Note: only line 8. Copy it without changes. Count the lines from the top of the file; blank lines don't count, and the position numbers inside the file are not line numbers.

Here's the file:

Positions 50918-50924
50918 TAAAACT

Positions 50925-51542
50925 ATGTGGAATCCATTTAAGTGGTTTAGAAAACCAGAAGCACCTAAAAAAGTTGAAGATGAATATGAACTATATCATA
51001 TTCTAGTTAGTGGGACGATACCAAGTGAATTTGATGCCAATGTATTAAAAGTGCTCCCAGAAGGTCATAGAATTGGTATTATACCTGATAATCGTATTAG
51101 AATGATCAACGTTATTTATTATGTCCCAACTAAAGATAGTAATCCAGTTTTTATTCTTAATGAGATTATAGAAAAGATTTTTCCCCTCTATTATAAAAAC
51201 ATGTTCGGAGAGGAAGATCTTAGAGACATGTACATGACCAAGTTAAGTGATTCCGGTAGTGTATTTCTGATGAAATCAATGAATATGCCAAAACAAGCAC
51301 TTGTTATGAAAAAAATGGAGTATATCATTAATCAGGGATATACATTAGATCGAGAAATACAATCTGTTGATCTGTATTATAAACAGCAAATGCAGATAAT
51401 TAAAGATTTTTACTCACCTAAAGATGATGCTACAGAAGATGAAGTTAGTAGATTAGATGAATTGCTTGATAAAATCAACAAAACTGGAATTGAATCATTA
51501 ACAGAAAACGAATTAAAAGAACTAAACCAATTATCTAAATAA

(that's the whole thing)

51301 TTGTTATGAAAAAAATGGAGTATATCATTAATCAGGGATATACATTAGATCGAGAAATACAATCTGTTGATCTGTATTATAAACAGCAAATGCAGATAAT